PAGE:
..........So, not a bad match for a tender made on the other side of the world around a close cousin to the V, to a Phoenix tender (albeit based on a Baldwin prototype) on an Australian locomotive. And that’s just as well as the tender body is made from very hard plastic that would present issues modifying. Indeed, if I had had to, I would have likely just built a new body rather than tried to cut/shut this one.
Having made the decision not to alter the tender body itself, some changes need to be made to remove “non-V” elements, these are:
- Off-centre water filler
- Shunters steps
- Rivets - Yes, rivets. I am no rivet counter however the pattern on the model is quite obviously different from the V.
Having done this, and filled in the hole where the fake coal was and the other holes with putty, the “reduced” tender looks like this:
And so, finally, having worked on all the major bits of the tender we can get to the detail. For the detailing of any item of rolling stock my approach is this - Look across all diagrams and photos you have of the prototype and work your way from one end to another, or from one side to another, whatever method, however trying to ensure you pick up every single piece of detail you are going to incorporate, and write it in a list. This sounds simplistic, but I have found it the best way to ensure nothing is missed. Further, the list gives you a work plan (particularly helpful if you take a break during building the model) and enables you to “tick off” each item as it is completed. While writing it up, I start to think about a logical build sequence – to ensure the least risk to added detail from new detail going on. For example, I will build any under chassis detail last as it will be easiest to work on the tender while I can sit it flat on the modelling desk.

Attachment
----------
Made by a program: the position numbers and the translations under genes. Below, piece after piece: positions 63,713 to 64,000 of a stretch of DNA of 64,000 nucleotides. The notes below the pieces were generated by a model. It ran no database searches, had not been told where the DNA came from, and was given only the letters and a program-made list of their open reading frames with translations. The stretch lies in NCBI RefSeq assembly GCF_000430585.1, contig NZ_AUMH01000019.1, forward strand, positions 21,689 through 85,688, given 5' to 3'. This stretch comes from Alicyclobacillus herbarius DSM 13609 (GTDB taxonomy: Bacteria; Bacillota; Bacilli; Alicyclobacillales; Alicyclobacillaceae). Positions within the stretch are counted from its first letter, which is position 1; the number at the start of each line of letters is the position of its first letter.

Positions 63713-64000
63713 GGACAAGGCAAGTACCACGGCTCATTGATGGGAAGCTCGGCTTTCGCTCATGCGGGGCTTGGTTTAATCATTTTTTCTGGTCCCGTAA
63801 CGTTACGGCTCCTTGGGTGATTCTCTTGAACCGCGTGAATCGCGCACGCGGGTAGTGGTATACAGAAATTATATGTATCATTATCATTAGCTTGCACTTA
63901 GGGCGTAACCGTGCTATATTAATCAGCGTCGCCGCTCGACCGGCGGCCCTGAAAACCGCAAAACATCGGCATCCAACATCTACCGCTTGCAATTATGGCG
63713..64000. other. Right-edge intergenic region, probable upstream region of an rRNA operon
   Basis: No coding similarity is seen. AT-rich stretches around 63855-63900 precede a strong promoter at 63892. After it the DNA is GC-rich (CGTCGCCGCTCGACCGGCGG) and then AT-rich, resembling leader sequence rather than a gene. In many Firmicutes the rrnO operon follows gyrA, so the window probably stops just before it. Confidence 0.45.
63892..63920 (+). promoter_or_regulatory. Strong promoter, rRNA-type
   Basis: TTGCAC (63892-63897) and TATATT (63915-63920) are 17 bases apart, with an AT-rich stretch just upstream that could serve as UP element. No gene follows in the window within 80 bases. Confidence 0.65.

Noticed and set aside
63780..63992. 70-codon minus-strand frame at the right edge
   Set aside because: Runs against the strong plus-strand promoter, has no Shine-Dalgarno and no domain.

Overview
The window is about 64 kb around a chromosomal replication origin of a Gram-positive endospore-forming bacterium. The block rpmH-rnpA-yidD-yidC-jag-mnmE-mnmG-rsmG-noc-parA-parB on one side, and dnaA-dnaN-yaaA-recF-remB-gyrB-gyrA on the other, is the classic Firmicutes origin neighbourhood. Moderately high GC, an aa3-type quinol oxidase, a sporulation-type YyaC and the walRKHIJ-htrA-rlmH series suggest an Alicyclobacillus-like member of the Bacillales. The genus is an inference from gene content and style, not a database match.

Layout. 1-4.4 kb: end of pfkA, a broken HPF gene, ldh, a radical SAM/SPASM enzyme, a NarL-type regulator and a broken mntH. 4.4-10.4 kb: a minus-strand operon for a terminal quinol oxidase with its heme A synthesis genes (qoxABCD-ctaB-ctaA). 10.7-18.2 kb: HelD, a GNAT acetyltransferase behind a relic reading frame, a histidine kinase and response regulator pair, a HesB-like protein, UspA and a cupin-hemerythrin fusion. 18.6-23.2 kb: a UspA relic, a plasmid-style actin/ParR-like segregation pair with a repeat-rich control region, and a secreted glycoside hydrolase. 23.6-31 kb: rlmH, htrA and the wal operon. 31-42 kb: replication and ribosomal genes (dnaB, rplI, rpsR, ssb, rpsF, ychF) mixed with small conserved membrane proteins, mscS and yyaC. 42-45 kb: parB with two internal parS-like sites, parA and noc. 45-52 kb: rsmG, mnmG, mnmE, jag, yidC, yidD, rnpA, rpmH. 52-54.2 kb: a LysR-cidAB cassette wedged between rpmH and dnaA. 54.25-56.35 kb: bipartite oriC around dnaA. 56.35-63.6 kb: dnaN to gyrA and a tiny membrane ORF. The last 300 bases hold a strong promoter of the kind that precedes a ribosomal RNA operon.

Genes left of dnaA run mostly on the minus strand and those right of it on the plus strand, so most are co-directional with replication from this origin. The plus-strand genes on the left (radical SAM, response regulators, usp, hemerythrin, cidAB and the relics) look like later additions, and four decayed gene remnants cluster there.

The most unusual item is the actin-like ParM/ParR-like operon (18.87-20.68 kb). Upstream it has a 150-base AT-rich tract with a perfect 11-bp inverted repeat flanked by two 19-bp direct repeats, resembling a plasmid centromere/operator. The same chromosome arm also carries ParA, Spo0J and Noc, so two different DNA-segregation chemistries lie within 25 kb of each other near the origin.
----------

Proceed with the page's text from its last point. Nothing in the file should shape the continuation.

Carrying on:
My detail/work list for the tender is:
- Rear buffer
- Lamp holders
- Replacement inspection covers
- Front handrails (I have managed to retain the rear ones and they are very close)
- Coal board
- Safety chains
- Solebar/chassis side detail
- Below chassis detail – wheelguards, pipes, air hose
Deliberate exclusions are:
- The builders plates – as these will likely follow my usual method of card which has enough rise to appear separate from the body
- Tender bogie chains – this model will be used regularly in service and I’m not a masochist
My relationship with detail is funny, it’s a real love/hate. I love doing it and seeing the loco come fully to life, but sometimes I just wish it was done. You might later find yourself referring to this as the “Curse List” as you work your way through 10 items of detail to find another 20 still waiting, and still those goods trains are underpowered, however it is a really good feeling when you cross the last detail item of the list and it becomes the “Satisfaction List”.
Next: Chapter 11 - The last straw, and other detail